Big waves hit Davao City barangays; 1,440 displaced

Among the affected barangays were in Agdao district, Lapu-lapu, Duterte, Bunawan, Brgy. 23, Brgy. 21, Brgy. 76, Matina Aplaya, Dumoy, Bago Aplaya, Lizada, Daliao, and Sirawan.   

Pura Villiones, coordinator of the Emergency Response of the City Social Services and Development Office, said the number of people affected was increasing by the hour as she described it as a natural phenomenon "progressing" and was expected to be occurring up to next month.  

Villiones said some 250 affected residents in Bago Aplaya described the waves as the worst to hit them in several years.

Initial relief goods had been sent, she said.

She said the affected individuals came from 360 families in coastline barangays who were surprised by strong winds and big waves when the weather forecast of the Philippine Atmospheric, Geophysical and Astronomical Services Administration (PAGASA) was only "moderate to strong" winds and coastal waters to be "moderate to rough.”

The displaced victims have since been temporarily evacuated to barangay halls, schools and relatives' houses, Villiones told MindaNews Friday. She said they have provided initial food assistance to the victims and are awaiting release of  more financial support from the city government.  

The Davao City Disaster Coordinating Council (DCDCC) office said no deaths or injuries were reported as of 7 p.m. Friday.  

Friday’s waves hit Bago Aplaya in Talomo district the worst, said Barangay Chair Danilo P. Andoy. Fifty six houses were destroyed, displacing at least 220 people in Purok Seaside alone.

Majority of the houses in Purok Seaside, made of light materials, were totally destroyed, Andoy told MindaNews Friday morning. Residents actually started vacating their houses on Thursday yet, as big waves already began hitting them hard. More huge waves struck them early Friday morning, he said.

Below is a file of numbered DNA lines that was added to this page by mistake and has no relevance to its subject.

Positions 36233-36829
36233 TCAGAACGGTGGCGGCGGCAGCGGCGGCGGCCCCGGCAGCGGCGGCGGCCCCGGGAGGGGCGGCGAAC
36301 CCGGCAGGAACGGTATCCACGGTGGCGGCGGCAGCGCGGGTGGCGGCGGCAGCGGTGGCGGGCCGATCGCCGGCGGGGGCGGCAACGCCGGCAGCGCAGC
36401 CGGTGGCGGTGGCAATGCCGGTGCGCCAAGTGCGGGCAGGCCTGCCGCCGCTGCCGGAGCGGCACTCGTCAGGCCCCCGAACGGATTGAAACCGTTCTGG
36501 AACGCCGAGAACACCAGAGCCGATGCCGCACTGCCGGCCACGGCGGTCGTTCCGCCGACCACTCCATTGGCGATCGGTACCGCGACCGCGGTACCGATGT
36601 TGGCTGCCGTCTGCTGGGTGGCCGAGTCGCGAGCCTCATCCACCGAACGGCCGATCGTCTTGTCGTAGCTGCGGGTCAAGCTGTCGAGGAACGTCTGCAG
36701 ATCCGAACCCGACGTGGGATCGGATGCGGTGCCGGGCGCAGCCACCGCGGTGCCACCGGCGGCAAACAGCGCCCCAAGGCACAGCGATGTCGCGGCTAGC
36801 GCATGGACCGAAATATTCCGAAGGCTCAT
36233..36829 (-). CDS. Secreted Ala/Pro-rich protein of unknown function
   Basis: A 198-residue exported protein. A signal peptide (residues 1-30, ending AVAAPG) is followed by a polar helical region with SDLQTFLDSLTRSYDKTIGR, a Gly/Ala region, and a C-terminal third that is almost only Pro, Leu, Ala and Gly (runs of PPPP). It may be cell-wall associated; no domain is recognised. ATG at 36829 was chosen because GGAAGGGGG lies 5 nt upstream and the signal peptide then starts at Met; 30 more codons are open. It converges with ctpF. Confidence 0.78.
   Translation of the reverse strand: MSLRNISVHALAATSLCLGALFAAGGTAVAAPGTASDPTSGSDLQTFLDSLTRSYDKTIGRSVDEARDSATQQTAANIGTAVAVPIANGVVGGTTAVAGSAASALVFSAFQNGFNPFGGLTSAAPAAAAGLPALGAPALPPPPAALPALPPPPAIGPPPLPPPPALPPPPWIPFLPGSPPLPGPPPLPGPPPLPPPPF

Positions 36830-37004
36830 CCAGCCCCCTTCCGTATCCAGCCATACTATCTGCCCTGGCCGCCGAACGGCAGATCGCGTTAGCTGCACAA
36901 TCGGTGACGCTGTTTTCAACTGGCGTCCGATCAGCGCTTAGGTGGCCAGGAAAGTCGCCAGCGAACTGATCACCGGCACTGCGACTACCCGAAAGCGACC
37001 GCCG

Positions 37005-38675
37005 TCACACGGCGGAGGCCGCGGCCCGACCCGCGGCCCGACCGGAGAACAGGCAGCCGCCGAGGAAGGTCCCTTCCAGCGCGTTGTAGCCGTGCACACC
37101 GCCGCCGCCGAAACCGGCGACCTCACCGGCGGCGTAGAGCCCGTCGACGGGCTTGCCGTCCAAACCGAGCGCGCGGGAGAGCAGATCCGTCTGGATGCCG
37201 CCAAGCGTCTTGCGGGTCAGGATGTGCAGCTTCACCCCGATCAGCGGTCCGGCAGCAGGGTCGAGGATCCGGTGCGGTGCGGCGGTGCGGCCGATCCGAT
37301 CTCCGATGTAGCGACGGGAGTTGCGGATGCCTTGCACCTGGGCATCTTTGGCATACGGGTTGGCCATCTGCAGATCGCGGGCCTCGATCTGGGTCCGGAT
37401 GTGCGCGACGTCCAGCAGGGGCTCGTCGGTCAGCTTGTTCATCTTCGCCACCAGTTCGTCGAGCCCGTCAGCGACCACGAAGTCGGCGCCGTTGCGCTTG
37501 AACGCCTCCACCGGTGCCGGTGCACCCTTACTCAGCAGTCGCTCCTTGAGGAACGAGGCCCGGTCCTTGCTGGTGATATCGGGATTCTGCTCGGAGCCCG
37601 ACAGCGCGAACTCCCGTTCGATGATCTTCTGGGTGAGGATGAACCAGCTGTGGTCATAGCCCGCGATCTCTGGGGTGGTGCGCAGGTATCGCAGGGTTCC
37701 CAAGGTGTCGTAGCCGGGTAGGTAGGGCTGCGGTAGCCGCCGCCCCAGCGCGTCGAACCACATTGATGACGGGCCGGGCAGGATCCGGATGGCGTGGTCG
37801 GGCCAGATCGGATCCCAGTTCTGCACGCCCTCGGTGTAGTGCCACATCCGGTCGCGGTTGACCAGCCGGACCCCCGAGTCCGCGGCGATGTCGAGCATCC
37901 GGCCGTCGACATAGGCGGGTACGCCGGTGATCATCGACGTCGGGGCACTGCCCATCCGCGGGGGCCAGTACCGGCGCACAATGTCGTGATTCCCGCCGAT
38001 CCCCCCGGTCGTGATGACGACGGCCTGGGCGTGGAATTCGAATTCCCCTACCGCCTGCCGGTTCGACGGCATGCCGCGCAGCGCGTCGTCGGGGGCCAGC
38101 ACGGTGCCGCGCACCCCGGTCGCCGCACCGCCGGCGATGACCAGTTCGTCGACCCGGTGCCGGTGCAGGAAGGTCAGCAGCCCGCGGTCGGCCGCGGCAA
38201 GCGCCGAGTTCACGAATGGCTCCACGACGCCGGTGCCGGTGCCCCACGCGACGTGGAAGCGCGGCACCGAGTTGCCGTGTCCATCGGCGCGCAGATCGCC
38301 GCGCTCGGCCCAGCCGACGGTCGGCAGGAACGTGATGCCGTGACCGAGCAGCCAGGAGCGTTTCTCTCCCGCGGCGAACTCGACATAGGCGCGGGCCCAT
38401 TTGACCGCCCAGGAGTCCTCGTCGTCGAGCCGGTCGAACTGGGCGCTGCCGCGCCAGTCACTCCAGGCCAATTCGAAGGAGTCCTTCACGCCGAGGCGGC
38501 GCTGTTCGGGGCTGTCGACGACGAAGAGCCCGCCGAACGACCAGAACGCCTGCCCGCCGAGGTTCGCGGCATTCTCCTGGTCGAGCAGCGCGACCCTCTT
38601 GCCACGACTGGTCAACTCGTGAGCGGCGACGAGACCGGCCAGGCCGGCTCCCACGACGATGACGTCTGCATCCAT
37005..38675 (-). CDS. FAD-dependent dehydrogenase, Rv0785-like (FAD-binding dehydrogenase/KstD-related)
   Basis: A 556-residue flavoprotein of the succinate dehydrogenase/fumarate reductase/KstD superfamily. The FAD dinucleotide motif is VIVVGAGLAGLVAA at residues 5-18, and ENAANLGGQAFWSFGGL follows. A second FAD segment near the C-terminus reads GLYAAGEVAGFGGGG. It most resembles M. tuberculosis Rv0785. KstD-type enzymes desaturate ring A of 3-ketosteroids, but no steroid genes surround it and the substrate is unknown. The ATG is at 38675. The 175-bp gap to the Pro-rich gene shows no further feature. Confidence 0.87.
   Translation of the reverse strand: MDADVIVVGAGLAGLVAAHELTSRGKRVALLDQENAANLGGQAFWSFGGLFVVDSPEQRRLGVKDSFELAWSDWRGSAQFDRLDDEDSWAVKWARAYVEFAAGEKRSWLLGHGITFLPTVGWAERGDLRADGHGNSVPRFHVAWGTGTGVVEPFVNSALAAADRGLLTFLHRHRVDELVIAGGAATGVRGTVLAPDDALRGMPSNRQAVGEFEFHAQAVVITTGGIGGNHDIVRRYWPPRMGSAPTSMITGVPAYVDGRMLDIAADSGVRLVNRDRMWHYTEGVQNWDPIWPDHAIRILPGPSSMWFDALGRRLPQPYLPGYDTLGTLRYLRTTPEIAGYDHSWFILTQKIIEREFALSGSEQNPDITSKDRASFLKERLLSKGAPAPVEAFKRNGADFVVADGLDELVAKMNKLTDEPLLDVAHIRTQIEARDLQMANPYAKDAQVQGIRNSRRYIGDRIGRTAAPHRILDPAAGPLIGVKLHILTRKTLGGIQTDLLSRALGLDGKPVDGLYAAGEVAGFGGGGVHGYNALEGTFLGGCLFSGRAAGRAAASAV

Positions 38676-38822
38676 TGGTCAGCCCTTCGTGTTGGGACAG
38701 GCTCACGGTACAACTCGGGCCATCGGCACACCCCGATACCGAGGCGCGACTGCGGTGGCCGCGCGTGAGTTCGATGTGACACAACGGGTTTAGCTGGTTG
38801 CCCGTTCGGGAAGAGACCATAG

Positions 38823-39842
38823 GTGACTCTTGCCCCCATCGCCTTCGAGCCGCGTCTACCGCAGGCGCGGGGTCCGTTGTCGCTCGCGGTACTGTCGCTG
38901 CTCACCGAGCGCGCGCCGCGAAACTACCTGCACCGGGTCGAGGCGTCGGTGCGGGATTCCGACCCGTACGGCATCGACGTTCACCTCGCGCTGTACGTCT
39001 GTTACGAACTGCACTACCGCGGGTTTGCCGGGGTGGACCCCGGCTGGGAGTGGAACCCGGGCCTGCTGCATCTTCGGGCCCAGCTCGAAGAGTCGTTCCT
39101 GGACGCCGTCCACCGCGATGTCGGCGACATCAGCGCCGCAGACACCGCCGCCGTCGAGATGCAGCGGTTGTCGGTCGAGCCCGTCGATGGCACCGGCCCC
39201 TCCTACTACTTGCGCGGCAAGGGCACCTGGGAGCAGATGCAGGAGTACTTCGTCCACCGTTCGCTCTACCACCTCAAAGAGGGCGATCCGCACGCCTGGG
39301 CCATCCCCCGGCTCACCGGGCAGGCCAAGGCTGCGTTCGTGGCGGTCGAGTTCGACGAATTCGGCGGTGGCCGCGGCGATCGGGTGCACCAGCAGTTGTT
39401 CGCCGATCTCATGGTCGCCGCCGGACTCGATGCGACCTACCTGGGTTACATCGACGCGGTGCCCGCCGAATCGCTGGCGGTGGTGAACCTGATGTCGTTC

In Bago Aplaya, some residents used a community cooperative's multi-purpose hall, a barangay office, and an elementary school gym as temporary shelter while others stayed in relatives' houses.

The disaster became an opportunity, however, for residents to help each other, Andoy said, as the barangay council relied heavily on them to address evacuation, food preparation, health and security problems.

Florentina Campos, 66, helped move wood planks from the damaged house of her daughter to a safer ground. She said she was not feeling well but she had to help save her family's property before the waves strike again the following day.

The barangay disaster coordinating council estimated a total of P1.3 million property damaged.

Isaias Jandug, 67, a barangay councilor, said barangay officials have asked some residents to act as guards in the foot bridge connecting the safe portion of the community and the damaged part. "This is to help house owners protect their property from thieves, who took advantage of the incident.

Rosalia Recorba, 52, who lived in the area for 25 years, said Friday’s waves were the strongest. "Every year, the strong waves take a t least a house, now it has taken more than 50," she said.

"Now I have changed by mind, I would like to live in a safer place, away from the sea. It is horrible here," she said.

Andoy said they had offered the residents of Purok Seaside to move to a temporary relocation site at the proposed barangay road even before the season of monsoon winds.   

But relocating residents would be a problem for coastal communities, Andoy said, saying that most residents prefer to stay there than pay the rent in relocation area. A permanent relocation site would be another problem, he said.

Asuncion Infiesto, principal of the neighboring Generoso Elementary School, said they asked the parents to send their children to school despite the bad weather because “at least, the classrooms are safer.”

Classes were not suspended in the area, she said, but many pupils were absent because of trauma.

Also, "many of them do not have dry clothes to put on," she said.

But the day care center did not hold classes as the classroom was used by some evacuees and volunteers as coordination station.

Many residents did not report to work, mostly in factory workers surrounding the barangay. "They helped tear down houses to keep the materials for reconstruction. Some of them helped cook food for the volunteers and the affected residents, while some of them served as property caretakers of their friends,” Andoy said.

PAGASA estimated the big waves, called southwest monsoon, to calm down in a week as a low pressure area has approached from east of the country.   (Walter I. Balane/MindaNews)